“Dear Lord, I am a loving parent and a hardworking person. But I am not a teacher.”
Sound familiar? Namibia’s schools aren’t set to resume face-to-face teaching until at least June 2020. So how do we go about teaching our children at home? Whether your children are in pre-school or finishing matric, there are basic things you can put in place to get your days to run a bit smoother. We have compiled a list of top tips for you!
ROUTINE, ROUTINE, ROUTINE
Treat every day as you would during ‘normal’ times. Wake everyone up at the same time each day, have breakfast, get dressed – this familiar series of actions sets the tone for a productive day. But still be flexible. Why flexible? That brings me to the next tip.
ISOLATION SCHOOLING IS NOT HOMESCHOOLING
Education doesn’t need to happen within a rigid framework. Jen Garrison, advocacy chair of the Washington Homeschool Organization says you don’t need to keep your children busy with schoolwork for hours on end each day. Even in a classroom setup, they have time for breaks, switching classes, and socializing. Be strict with bigger children on the work they need to focus on each day, and then let them do it at their own pace. Sarah Cole, a seasoned home-school mom, says if you spend 15 minutes with three different subjects, you can consider that as a success. Being flexible with your routine and the chunks of time you spend on schoolwork will also make it easier for parents to get through their own work.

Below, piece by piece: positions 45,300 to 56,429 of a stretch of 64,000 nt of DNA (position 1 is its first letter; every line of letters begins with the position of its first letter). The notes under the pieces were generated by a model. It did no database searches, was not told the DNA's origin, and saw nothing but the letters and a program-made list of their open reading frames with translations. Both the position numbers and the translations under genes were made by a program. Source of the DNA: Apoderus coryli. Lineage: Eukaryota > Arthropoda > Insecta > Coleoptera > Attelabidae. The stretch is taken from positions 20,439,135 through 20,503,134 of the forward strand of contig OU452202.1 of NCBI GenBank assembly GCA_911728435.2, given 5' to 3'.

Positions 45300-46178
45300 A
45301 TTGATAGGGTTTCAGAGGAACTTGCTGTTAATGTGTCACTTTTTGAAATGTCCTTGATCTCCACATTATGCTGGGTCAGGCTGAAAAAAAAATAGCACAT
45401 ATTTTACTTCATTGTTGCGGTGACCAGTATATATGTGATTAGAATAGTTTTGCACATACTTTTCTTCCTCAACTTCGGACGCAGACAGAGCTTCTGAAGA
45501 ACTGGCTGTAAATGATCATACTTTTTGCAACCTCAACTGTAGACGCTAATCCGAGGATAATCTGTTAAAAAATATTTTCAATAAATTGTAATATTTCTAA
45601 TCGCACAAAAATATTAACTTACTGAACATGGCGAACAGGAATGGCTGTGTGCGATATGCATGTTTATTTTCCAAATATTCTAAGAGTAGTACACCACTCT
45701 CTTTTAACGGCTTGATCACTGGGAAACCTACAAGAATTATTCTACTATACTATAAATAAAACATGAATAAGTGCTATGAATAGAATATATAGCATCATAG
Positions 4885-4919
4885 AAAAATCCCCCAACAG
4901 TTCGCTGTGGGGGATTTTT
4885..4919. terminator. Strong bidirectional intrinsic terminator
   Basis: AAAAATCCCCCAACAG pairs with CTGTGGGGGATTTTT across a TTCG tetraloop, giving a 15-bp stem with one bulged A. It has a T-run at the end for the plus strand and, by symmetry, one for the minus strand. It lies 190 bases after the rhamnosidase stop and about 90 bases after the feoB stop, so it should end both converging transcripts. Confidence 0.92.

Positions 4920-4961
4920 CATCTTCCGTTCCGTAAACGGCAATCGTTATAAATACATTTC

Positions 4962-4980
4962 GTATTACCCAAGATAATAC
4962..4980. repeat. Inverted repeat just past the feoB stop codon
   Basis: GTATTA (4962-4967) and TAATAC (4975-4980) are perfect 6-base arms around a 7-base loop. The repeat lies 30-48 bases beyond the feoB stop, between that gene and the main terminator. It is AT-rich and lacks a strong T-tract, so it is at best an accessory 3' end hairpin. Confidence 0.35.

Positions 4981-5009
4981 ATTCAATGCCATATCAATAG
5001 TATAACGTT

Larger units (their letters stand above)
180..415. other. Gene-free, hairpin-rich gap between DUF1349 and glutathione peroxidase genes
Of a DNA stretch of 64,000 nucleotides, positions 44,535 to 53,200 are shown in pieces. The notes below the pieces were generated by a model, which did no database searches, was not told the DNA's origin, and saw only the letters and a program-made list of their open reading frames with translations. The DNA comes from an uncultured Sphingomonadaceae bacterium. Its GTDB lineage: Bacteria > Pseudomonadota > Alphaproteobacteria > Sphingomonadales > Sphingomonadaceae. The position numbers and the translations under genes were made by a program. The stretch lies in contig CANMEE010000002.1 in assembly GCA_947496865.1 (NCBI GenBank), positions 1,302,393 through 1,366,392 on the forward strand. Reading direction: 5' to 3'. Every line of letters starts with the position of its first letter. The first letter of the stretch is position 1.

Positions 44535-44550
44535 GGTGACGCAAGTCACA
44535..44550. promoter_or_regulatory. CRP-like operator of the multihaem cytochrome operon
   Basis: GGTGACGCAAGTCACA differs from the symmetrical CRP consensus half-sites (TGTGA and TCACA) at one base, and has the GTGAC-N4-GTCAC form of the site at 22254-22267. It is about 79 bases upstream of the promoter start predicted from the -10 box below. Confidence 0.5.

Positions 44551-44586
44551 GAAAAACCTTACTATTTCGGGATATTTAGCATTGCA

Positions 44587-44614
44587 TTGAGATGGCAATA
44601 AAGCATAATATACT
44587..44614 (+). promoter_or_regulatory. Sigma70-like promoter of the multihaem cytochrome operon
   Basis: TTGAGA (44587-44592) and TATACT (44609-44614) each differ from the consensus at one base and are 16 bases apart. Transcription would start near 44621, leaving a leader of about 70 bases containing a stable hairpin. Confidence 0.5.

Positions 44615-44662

DISCIPLINE AND BEHAVIOUR MANAGEMENT
Everyone is feeling a bit out of sorts with the new schedule. Especially smaller children may not understand where the new boundaries are in this new routine. Be clear with consequences for certain actions, and consider a points system to reward positive behaviour. Be very clear about what is allowed and what isn’t. It’s not okay to keep bothering dad when he’s working on the computer. It is perfectly fine to take a break from your schoolwork to play for a while.
FEED AND WATER YOUR KIDS OFTEN
Children, especially young ones, become notoriously cranky when they are thirsty or hungry because they become dehydrated and their blood sugar levels drop. And they might not yet be able to identify that they need food or a drink. Keep water within reach all the time, and set an alarm mid-morning and mid-afternoon to hand out snacks.
KEEP YOUR KIDS MOVING
Physical activity is directly linked to a child’s ability to learn. Going out for a walk or run each day is ideal, but it’s not the only way to get your child moving. The Mind Moves Institute specializes in getting students moving in ways that are scientifically proven to improve their learning. You can find short videos of specific movements to do with your kids on their Youtube channel: https://www.youtube.com/channel/UCeLmHQ6yQKXDFolpLbAVx4Q
BE KIND TO YOURSELF AND YOUR FAMILY
Not every day is going to be great. Successfully homeschooling a child can take years of practice, and even then there are daily challenges. We are not set up to work and school from home at the same time. So if you lose your cool, or your children really aren’t in the emotional space to get through their work on a given day, it is okay! Talk about the challenges each of you is facing, and how you can help each other overcome them.